Authored by: Matt Palumbo
Who are the extremists in the Trump-era? A common narrative I keep seeing is that in the past two years, Republicans have gone completely off the rails (as if the Leftists making this argument thought highly of them in the first place). How common is it to see Republicans portrayed as the party of racists, xenophobes, Islamophobes, or whatever the newest of bigotry is? To give an extremely brief sampling of this argument:
- “How did the Republican Party — once known as the party of ‘law and order’ — become a party that could provide space for lawbreakers and extremists, thugs and criminals, hoodlums and hate groups?” asked one column at CNN, which blamed Trump (who else?).
- One headline from The Globe and Mail Reads “The Real Reason Donald Trump Got Elected? We Have a White Extremism Problem.” Apparently those white extremists couldn’t be bothered to vote against Obama, but banded together to thwart a white woman?
- “A Political Historian Explains Why the Republicans’ Shift to the Extreme Right Could Backfire” reads one article at Quartz, which brands Trump’s Republican party as “poised to take the netherworld of alt-right white nationalism mainstream.”
- “Yes, the Republican Party Has Become Pathological, But Why?” asks one headline at Vox, with the sub-headline “We’re not going to fix American democracy until we can explain why the GOP went crazy.”
Such headlines must be somewhat humorous to readers, who’ve seen countless displays of Trump Derangement Syndrome that would indicate the exact opposite. “Extremism” is relative to the opposing Party, and to Democrats it may feel like they’re moving further and further away ideologically from Republicans, but that’s only because they’re the ones moving.
The Pew Research Center published a study in October 2017 tracking the growing ideological divide in America since the 1990s. And the main finding? That while Republicans have moved a centimeter to the right, Democrats have moved a mile to the left. To dive into the other findings:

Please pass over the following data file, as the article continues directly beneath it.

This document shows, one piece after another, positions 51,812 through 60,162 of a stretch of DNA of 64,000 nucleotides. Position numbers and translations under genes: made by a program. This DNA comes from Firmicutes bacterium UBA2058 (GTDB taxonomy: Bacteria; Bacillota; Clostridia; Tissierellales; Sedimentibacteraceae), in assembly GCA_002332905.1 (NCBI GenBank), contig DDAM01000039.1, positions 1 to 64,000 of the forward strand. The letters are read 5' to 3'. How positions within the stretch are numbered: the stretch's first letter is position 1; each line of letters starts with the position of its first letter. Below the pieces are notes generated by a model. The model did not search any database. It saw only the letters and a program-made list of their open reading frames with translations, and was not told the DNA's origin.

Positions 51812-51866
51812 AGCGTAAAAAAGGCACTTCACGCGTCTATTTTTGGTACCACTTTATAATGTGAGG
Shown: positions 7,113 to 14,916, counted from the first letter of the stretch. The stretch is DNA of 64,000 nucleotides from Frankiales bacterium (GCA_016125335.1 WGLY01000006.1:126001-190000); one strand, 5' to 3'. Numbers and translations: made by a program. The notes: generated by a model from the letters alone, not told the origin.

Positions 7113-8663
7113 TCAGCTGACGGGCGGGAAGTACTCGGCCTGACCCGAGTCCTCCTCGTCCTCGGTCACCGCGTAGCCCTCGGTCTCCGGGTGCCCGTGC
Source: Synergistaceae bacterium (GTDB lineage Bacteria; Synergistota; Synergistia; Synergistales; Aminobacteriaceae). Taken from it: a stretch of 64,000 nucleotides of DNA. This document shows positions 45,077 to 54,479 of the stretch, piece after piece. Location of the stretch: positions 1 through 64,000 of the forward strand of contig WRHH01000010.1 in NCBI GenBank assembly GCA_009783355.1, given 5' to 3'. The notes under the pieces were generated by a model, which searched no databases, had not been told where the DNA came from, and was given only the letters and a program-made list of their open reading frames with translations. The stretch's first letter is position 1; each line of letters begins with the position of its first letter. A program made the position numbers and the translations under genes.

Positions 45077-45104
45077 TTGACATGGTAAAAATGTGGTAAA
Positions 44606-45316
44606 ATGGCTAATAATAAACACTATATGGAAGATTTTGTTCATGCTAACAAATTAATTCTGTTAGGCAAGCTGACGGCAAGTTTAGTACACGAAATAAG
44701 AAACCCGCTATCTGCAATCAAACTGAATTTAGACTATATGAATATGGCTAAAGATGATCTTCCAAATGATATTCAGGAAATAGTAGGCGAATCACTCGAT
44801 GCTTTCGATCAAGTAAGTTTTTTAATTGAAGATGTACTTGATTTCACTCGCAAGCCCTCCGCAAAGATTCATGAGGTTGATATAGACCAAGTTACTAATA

- On a number of key issues, with the exception of environmental regulations, Democrats moved further to the left than Republicans moved to the right. In most cases, Republicans’ views remained relatively unchanged over the past two decades. It’s amusing to view clips of Democrat politicians espousing Trumpian rhetoric on the illegal immigration issue in prior years, but that’s hardly the only issue they’ve recently gone nuts on.
Yes, there was a magical point in time where even a near-majority of Democrats agreed that government regulation is harmful, and a majority agreed that government spending is wasteful. Long-gone are those days.
Here’s how it looks like the shift on all ten of those issues is amalgamated. As you can see, the line representing the average Republican’s views did move slightly to the right, but it practically stood still compared to the Democrats shift leftward.
- There is a wider partisan gap on Trump’s job approval than any other President in the past six decades. As you can see, Republican approval of Trump is in line with other Republican Presidents, so this is exclusively due to opposition from the Left.
And the result of all this? Complete alienation of those who would otherwise vote Democrat. While millennials (correctly) have a reputation for leaning left, Democrats are ruining that for themselves, particularly among white millennials. While only about a third of millennials approve of Trump (as of June 2018), millennial support for Democrats has tanked over the past two years, from 55% to 46%, according to a Reuters poll. Republican support fell slightly from 28% to 27%.
Things get more interesting when they’re broken down by race, because it proves just how much the left’s embrace of identity politics has backfired and pushed away what used to be a reliable voting block for them, the white working class.
Today, as many white millennials support the Democrats as the Republicans (each 39%). Just two years ago, Democrats still had a 14% lead over Republicans among white millennials. The trends are even more pronounced among white male millennials. Today, this group favors the Republicans over the Democrats by a staggering 11%. In 2016, Democrats led white male millennials by 12%.
In other words, these millenials don’t necessarily even like Trump, but they’ve been so alienated by the left that it hasn’t dissuaded them from joining the GOP. That’s a 25 percentage point move in two years, which is nothing short of incredible. Republicans couldn’t have put together a better PR campaign themselves.
Identity politics has been deployed by the left in the past half-decade as an attempt to divide and conquer. So far, they’ve only figured out the “divide” part.